Saturday, February 18, 2017
Ever since I saw this Glitter quilt in the book Quilt Lovely by Jen Kingwell, I have been intrigued. It looks so different from the usual quilt, and all those lovely scraps look so good together. I immediately decided I was going to make it. While I kept working on my current projects, I thought about all the scraps I would use. I even bought a packet of fabric from Connecting Threads that I thought would lovely in this quilt. How else can I get the loveliness of a scrappy scrap quilt than to buy a packet of coordinating fabric? haha
Yes, I see that there are set in seams, and fabric that is cut with templates. The quilt looks easier to make than it really is, but that is how you can make such an intriguing, different quilt. Even though I bought enough fabric to make one or two or these quilts, I decided to think practically and make a small quilt, maybe 36, 25 blocks, or even 16. Today, while I am waiting for your advice on my Adinkra quilt (see my previous post, please), I decided to go ahead and start this quilt with a sample block.
I looked more closely at the sparse directions and the set-in seams - four of them in each block. I thought that eight blocks would make a nice small quilt - four in a row. I chose some fabric and decided to make a trial block. There are three colors and four different shapes, so it takes attention to make sure everything in the right place. Trying to make more than one until I had a hang of it would be too much. I didn't even try to work it in with a leader/ender, opting to use a scrap fabric for that purpose.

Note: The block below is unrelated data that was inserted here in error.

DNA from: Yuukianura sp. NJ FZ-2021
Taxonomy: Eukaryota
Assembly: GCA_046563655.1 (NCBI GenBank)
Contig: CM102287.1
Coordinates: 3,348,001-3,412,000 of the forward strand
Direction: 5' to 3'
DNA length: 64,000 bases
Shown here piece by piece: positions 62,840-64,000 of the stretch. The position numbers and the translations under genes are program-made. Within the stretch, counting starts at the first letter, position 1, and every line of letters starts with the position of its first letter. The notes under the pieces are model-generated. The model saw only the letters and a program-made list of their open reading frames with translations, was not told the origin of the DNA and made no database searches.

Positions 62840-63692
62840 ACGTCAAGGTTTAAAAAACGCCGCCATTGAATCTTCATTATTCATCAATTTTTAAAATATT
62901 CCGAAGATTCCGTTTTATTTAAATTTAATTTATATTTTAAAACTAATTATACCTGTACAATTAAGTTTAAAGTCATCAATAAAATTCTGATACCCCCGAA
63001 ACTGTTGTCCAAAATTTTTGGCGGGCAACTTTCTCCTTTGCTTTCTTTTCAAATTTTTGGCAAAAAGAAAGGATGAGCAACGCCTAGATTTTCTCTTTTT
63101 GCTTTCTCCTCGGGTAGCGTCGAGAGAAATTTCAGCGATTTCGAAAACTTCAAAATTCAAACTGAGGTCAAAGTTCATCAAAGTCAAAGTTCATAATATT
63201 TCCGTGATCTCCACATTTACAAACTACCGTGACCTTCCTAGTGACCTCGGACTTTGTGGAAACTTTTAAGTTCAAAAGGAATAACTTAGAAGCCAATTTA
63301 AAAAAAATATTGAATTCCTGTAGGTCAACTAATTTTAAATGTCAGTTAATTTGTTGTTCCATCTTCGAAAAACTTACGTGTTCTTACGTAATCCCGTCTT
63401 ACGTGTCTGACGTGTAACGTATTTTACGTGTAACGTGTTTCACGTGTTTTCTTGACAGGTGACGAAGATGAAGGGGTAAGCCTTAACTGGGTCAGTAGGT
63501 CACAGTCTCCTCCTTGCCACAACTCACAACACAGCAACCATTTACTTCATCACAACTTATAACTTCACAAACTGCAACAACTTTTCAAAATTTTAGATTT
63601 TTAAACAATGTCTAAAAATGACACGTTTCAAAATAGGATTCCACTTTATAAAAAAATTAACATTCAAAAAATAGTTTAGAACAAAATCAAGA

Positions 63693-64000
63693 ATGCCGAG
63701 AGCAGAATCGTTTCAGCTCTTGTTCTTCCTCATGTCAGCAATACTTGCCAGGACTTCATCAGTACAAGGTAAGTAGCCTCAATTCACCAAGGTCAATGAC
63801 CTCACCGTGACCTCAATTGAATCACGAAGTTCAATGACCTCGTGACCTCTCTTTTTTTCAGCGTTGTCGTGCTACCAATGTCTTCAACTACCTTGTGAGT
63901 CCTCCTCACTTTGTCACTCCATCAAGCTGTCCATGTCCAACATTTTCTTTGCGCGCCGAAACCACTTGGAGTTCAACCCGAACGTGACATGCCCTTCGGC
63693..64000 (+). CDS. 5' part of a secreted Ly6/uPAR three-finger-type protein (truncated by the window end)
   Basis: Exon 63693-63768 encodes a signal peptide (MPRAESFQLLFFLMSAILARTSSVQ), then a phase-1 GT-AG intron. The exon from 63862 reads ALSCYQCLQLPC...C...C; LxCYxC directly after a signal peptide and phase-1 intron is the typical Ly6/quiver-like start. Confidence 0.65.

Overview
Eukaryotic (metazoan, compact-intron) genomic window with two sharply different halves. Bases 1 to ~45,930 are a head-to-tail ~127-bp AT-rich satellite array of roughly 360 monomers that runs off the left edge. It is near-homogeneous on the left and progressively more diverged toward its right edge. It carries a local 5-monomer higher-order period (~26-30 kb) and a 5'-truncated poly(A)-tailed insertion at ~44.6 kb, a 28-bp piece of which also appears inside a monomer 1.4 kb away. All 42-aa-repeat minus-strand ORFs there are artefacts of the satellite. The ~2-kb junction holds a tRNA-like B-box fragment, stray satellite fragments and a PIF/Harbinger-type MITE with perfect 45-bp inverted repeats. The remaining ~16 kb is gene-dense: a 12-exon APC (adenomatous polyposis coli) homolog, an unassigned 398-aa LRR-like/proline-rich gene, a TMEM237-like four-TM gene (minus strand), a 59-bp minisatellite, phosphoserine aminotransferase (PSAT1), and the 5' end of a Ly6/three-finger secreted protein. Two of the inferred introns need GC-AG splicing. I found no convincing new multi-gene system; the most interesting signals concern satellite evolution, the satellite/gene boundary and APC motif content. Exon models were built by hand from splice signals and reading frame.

I thought I could avoid that diamond shape by cutting it in half. But it really doesn't help with the piecing. (It may have helped slightly with finding the right place to join the fabric.) The background setting is a weird shape and while I could try to piece it, I decided to make it the way Jen did. The center worked out pretty well. The first set in seams not so much. I thought maybe a three block quilt would look good.
As I added the other background pieces, I had to convince myself to just finish the one block, just to show that I could. I did get better as I went along, pinning properly and finding the right place to start the sewing. You have to keep going back to the block - those set in seams require eight separate passes through the machine, meaning eight passes through the leader/ender scrap. When I thought about string piecing it, trying to keep all the colors and pieces together, I got a headache.
This one will go into the orphan block box. It wasn't awful, but it takes more attention than I want to give it now. This scrap quilt doesn't look like a masterpiece quilt to me, and I would like to spend that kind of time on quilts that will be masterpiece quilts. That leader/ender scrap was thoroughly filled by the time I finished the block.